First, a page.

Better Than Nothing
It’s possible that I am being a bit churlish.
Perhaps I should celebrate the fact that these articles were published at all. They’re certainly a vast improvement over incremental horse-race stories. They at least raise the central and yet too-often-ignored issue of Trump as an authoritarian.
And these two articles did not appear in a vacuum. Over the last several months, our elite media has taken a few other stabs at explaining the stakes. Consider:
- “Trump touts authoritarian vision for second term: ‘I am your justice’”, an April Washington Post story by Arnsdorf and Jeff Stein which described how Trump “is proposing to apply government power, centralized under his authority, toward a vast range of issues that have long remained outside the scope of federal control.”
- “Trump and Allies Forge Plans to Increase Presidential Power in 2025”, a July New York Times article by Swan, Savage and Haberman describing Trump’s intention “to alter the balance of power by increasing the president’s authority over every part of the federal government that now operates, by either law or tradition, with any measure of independence from political interference by the White House.”
- “Conservative groups draw up plan to dismantle the US government and replace it with Trump’s vision”, an August Associated Press article by Lisa Mascaro about a Trump-allied group’s goal “to have the civic infrastructure in place on Day One to commandeer, reshape and do away with what Republicans deride as the ‘deep state’ bureaucracy, in part by firing as many as 50,000 federal workers.”
My beef with all of them, however, is that in maintaining such a neutral tone – and attributing any disagreement or context to “critics” and “experts” — these articles fail to convey to the less sophisticated readers just how alarming this all is.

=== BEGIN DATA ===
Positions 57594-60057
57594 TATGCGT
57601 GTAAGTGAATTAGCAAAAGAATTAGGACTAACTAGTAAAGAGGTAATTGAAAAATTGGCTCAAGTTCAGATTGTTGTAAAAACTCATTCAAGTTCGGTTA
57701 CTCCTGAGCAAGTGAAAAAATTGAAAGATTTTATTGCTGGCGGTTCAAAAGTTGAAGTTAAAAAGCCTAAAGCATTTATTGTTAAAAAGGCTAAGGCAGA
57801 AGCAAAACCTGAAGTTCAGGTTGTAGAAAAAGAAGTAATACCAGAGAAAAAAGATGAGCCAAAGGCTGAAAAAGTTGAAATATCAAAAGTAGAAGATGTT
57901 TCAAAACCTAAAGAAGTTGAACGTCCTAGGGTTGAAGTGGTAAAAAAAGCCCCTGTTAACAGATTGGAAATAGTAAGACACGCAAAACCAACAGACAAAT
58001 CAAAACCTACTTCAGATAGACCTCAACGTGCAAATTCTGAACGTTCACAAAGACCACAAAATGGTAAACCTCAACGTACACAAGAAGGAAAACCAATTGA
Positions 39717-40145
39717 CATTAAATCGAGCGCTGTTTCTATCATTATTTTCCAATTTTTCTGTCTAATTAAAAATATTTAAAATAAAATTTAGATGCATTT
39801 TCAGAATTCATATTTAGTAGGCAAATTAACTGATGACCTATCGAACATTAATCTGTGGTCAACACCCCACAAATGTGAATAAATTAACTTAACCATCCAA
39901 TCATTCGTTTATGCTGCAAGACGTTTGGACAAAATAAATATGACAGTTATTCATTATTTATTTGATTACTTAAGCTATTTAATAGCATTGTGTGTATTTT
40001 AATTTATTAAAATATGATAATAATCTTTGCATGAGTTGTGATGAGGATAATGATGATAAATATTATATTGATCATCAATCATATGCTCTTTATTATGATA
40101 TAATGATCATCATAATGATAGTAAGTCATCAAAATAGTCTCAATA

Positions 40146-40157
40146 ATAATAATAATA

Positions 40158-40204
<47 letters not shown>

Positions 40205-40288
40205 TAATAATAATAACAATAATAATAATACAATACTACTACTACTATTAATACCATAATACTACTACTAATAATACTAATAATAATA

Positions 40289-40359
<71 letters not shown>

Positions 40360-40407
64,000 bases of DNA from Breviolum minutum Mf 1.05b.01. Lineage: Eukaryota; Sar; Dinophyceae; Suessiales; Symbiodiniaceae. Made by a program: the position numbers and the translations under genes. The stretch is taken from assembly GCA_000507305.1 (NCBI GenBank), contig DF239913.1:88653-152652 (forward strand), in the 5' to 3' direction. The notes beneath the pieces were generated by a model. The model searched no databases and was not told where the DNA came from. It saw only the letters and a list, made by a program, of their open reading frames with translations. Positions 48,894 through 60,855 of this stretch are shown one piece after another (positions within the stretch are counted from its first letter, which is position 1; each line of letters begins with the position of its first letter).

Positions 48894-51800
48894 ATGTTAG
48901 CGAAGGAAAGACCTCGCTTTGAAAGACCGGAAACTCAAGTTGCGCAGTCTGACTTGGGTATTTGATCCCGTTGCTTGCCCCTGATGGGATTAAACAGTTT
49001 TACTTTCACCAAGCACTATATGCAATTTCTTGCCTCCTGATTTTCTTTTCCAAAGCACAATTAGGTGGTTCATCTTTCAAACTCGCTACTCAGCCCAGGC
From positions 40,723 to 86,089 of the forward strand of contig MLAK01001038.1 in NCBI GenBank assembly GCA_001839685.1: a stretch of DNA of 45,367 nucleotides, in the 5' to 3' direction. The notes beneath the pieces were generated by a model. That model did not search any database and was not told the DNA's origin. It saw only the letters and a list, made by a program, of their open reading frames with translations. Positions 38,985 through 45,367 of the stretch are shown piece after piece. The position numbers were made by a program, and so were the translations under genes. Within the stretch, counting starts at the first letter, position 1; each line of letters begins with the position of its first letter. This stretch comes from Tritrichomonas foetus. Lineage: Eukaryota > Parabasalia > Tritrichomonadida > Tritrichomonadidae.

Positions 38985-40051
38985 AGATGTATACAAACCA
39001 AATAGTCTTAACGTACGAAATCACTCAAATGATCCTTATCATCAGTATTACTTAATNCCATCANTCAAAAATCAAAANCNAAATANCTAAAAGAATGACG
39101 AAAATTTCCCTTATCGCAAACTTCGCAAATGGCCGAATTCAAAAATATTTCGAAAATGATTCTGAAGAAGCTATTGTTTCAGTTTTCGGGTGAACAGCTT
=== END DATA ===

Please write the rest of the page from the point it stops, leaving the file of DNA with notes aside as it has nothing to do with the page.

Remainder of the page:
By sticking to the age-old strictures of both-sides campaign reporting, they effectively underplay the danger presented by authoritarianism. They shouldn’t be treating it like it’s remotely normal. They should be ringing the alarm.
Bunch correctly described the Times story as just one example of “a bigger trend of newsroom timidity and even rank cowardice”
And he noted that the elite media seems “especially flummoxed by the new Republican House Speaker, Mike Johnson of Louisiana.”
I wrote about Johnson in my Oct. 26 column, “As Republicans embrace theocratic authoritarianism, the political media is tongue-tied.”
I’ve called upon the political media to sound the alarm bell countless times – about climate change, abortion, Trump’s mental state, his intention to steal the election (yes, he telegraphed it, other threats to democracy, and all of the above – but to no avail.
Over the years, I’ve also decried journalistic timidity. “Great political journalism requires the courage to state the obvious,” I wrote in 2019. “Sadly, our access-dependent, approval-seeking, risk-averse, group-thinking elite Washington press corps often doesn’t have the guts.”